Pharmacist Involvement Can Improve Cardiovascular Care

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Pharmacist Involvement Can Improve Cardiovascular Care
Pharmacist Involvement Can Improve Cardiovascular Care

THURSDAY, June 16, 2016 (HealthDay News) -- Patients with poorly controlled cardiovascular disease (CVD) risk factors could improve their prognosis by having pharmacists help manage their care, according to a study published in the June 21 issue of the Journal of the American College of Cardiology.

Pharmacists at 56 pharmacy-based clinics recruited 723 patients at high risk for CVD events, who were randomly assigned to the intervention or usual care. Half of the study participants received medication therapy management in tandem with a pharmacist and half received usual care.

After three months, participants who received intensive services to help them meet treatment targets had a 21 percent lower risk of future CVD events when compared with those who received usual care. Those receiving pharmacists' care lowered their estimated future risk of CVD by more than 5 percent from the beginning of the study to its conclusion three months later. There was little change in risk for those receiving usual care.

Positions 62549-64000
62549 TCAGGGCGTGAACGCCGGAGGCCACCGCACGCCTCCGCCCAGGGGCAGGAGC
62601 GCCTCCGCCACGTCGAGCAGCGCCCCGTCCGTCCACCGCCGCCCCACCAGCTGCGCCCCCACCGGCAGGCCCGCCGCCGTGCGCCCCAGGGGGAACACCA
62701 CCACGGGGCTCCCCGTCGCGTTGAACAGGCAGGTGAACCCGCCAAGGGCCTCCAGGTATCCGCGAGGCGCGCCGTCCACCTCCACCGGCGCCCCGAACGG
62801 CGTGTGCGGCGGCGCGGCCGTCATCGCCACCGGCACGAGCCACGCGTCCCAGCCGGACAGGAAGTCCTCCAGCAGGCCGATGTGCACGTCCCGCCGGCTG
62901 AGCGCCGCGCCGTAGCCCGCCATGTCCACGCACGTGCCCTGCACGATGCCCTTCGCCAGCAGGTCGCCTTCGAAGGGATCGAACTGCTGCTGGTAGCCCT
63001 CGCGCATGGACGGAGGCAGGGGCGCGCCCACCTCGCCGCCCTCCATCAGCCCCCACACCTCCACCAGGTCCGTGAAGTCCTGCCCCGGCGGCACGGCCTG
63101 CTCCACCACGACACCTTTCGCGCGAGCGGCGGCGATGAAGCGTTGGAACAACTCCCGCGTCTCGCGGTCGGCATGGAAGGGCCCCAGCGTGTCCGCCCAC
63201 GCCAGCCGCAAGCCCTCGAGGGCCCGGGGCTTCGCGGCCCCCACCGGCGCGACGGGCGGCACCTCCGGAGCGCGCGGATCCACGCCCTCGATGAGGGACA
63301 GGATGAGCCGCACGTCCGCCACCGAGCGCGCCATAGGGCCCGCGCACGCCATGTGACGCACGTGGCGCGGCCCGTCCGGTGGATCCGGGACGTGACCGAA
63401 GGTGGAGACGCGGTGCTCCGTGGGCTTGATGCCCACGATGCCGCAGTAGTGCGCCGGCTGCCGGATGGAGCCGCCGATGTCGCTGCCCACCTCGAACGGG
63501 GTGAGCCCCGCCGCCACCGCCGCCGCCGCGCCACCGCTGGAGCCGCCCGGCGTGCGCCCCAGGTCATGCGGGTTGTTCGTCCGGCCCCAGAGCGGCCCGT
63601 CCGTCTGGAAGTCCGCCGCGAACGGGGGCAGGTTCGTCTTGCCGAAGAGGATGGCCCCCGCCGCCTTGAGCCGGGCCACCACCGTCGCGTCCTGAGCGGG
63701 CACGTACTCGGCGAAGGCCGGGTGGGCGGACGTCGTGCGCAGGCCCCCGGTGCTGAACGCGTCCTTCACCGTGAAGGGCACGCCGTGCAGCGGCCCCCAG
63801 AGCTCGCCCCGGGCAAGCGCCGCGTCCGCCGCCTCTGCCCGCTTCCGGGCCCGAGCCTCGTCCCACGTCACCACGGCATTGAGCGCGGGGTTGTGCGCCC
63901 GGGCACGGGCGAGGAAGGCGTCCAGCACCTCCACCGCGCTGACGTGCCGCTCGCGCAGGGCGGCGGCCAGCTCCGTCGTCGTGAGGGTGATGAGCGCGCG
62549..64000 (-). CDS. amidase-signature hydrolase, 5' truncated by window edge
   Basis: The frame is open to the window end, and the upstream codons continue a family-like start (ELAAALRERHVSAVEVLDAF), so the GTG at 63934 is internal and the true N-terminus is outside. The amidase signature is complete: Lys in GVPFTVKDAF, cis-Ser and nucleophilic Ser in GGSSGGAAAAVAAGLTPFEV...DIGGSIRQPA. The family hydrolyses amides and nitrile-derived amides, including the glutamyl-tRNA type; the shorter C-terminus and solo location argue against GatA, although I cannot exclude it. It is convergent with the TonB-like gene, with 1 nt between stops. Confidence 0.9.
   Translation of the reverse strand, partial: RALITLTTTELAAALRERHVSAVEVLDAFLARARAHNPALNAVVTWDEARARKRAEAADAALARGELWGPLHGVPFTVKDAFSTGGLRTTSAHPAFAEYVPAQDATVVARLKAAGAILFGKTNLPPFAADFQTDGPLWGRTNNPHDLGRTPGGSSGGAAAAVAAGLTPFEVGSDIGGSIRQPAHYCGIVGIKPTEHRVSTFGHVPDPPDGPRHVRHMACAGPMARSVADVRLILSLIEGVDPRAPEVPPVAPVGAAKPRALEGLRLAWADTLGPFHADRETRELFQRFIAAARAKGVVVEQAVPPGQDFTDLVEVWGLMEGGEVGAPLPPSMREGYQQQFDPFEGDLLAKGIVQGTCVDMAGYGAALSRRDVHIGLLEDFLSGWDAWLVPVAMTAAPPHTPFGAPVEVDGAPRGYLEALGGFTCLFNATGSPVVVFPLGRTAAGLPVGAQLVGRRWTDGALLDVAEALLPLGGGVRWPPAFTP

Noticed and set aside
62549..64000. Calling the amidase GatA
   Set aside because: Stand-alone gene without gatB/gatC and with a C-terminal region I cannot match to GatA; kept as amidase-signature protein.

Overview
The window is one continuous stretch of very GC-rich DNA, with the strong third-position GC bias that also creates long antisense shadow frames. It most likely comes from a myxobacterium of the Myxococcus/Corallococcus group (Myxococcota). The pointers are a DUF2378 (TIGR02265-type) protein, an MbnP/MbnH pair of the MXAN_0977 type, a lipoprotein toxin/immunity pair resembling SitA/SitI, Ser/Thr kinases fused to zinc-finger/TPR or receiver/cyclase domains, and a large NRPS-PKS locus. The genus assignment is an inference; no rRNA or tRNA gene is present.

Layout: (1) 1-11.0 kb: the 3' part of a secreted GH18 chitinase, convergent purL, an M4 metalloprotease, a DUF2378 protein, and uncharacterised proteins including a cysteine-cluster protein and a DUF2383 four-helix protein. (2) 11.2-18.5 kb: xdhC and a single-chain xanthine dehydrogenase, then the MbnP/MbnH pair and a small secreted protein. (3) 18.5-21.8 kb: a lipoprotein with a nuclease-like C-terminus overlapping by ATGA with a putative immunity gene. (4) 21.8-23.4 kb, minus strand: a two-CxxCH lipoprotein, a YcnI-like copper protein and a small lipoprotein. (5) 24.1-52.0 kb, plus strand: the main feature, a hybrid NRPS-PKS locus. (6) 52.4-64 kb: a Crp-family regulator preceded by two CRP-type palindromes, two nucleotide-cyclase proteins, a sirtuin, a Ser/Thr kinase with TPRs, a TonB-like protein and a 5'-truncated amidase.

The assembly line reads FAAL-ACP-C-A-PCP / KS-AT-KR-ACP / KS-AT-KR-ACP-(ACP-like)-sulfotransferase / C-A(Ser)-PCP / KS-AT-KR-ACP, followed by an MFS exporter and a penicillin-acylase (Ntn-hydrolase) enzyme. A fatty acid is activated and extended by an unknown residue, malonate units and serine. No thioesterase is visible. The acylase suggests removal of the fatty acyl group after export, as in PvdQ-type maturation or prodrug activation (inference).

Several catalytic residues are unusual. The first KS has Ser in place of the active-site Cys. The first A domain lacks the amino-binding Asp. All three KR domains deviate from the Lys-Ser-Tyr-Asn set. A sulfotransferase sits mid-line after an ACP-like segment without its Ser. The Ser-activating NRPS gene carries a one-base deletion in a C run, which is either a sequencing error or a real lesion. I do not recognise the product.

Specifically, for participants with hypertension, 28 percent of the control group reached the recommended target, versus 51 percent of the pharmacist-care group. Of patients with diabetes, 25 percent of the control group achieved glycated hemoglobin goals, compared with 42 percent of patients receiving pharmacist care. And significantly more patients receiving pharmacist care reached the target for low-density lipoprotein cholesterol, than those in the control group (56 versus 46 percent). The pharmacist-care group also had a 20 percent greater reduction in smoking compared to the control group.

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